- Office of Attorney General Maura Healey
- Massachusetts Department of Environmental Protection
Media Contact for Two Companies Settle Allegations of Illegal Asbestos Work at Multi-family Homes in Worcester
Boston — Two companies will pay up to $195,000 to settle allegations they engaged in or allowed illegal asbestos work during the renovation of two multi-family homes in Worcester, Attorney General Maura Healey announced today.
“Illegal asbestos work can pose serious risks to public health,” said AG Healey. “We will take action against those who endanger their workers and the public by improperly handling asbestos during construction and demolition work.”
The consent judgment, entered today in Suffolk Superior Court, settles a lawsuit filed by the AG’s Office that alleges that Worcester-based general contractor Capstone General Contracting, Inc. (Capstone), and its owners and managers, Charbel and Christine Najem, violated the state’s clean air law and regulations and the state’s consumer protection law during renovations at the multi-family homes. The lawsuit also alleges that employees from Capstone’s Worcester-based subcontractor, Simulis Plumbing and Heating, Inc. (Simulis), illegally removed asbestos-containing heating pipes from the cellar of one of the homes.
The AG’s complaint alleges that Capstone allowed Simulis’ employees to illegally cut and remove the pipes, despite having received multiple price quotes from licensed asbestos contractors to properly remove them. According to the AG’s Office, Capstone and Simulis’ employees illegally stripped the discarded pipes of their asbestos insulation and then disposed of the asbestos-containing in the home’s basement and in the backyard.
Charbel Najem allegedly told the property owner that her contract with Capstone covered asbestos abatement. However, the AG’s Office alleges that Mr. Najem later told the property owner that she was responsible for the abatement after letting the subcontractor’s employees conduct the improper and unsafe asbestos work at the property.
At the second home, the AG’s Office contends that the Najems hired a worker to illegally smash and remove asbestos-containing siding on the house to make way for the installation of new windows. The Najems allegedly failed to inform the worker of the presence of asbestos at the site, despite having proof from a professionally conducted survey that the siding contained asbestos.
“State regulations establish specific work practices to protect workers and the public from the risks associated with asbestos exposure,” said Commissioner Martin Suuberg of the Massachusetts Department of Environmental Protection (MassDEP). “Significant penalties such as in this case serve to deter other contractors from skirting the regulations and risking the public health.”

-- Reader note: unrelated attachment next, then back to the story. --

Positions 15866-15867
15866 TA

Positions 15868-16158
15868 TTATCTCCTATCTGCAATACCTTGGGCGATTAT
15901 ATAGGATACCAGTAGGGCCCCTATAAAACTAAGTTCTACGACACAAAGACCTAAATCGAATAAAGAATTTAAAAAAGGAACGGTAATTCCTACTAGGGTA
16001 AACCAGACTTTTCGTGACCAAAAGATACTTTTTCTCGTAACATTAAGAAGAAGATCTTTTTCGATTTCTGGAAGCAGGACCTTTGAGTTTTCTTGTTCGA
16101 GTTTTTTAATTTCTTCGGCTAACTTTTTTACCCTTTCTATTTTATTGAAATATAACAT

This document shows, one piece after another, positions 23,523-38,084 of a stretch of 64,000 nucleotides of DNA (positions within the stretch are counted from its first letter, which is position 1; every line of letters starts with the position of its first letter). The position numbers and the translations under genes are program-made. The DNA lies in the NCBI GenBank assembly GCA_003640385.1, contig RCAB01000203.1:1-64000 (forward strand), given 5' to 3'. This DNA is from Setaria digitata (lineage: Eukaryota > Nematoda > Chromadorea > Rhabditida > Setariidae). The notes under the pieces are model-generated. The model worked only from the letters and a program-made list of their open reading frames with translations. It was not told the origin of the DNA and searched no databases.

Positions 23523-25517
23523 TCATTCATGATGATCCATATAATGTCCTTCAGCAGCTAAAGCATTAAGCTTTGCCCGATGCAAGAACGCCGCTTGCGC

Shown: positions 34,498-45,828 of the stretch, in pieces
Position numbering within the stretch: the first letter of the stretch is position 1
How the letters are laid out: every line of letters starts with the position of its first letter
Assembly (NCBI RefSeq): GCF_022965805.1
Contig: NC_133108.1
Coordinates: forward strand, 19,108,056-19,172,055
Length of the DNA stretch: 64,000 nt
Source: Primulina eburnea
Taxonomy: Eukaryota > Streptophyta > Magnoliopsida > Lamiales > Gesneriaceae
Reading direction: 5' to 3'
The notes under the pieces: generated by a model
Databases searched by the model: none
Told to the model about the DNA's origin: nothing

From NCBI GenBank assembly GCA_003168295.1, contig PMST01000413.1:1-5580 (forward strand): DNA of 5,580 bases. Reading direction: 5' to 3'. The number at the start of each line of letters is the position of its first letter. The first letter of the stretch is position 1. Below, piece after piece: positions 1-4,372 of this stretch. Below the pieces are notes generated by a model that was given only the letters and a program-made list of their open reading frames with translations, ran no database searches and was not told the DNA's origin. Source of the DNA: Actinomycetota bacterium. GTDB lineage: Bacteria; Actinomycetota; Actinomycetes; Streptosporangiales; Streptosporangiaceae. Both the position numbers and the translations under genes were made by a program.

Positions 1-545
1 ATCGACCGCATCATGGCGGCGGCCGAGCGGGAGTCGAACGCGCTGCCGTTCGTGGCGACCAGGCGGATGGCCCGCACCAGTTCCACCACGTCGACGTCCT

Under the terms of today’s settlement, Capstone and the Najems will pay $150,000 in penalties to the state, $25,000 of which may be suspended if they and their employees complete additional asbestos training and submit all asbestos surveys required for their construction and renovation jobs over the next two years to MassDEP. Simulis is responsible for paying $45,000 in penalties to the state, $20,000 of which may be suspended if its employees complete asbestos training.
Asbestos is a mineral fiber that has been used in a wide variety of building materials, from roofing and flooring, to siding and wallboard, to caulking and insulation. If asbestos is improperly handled or maintained, fibers can be released into the air and inhaled, potentially resulting in life-threatening illnesses, including asbestosis, lung cancer, and mesothelioma. Asbestosis is a serious, progressive, and long-term lung disease for which there is no known effective treatment. Mesothelioma is a rare form of cancer that is found in the thin membranes of the lung, chest, abdomen, and heart, that may not develop until many years after exposure, and that has no known cure, although treatment methods are available to address the effects of the disease.
AG Healey has made asbestos safety a priority, as part of the office’s “Healthy Buildings, Healthy Air” Initiative that was announced in March 2017 to better protect the health of children, families, and workers in Massachusetts from health risks posed by asbestos. Since September 2016, the AG’s Office, with the assistance of MassDEP, has successfully brought asbestos enforcement cases that together have resulted in nearly $2.7 million in civil penalties.
For more information on asbestos and asbestos-related work, visit MassDEP’s website outlining asbestos construction and demolition notification requirements.
This case was handled by Assistant Attorney General Turner Smith and Investigator Marlee Greer of the Attorney General’s Office, with the assistance of Chief Regional Counsel Anne Berlin Blackman and Environmental Analysts Don Heeley and Gregg Levins of MassDEP’s Central Regional Office in Worcester.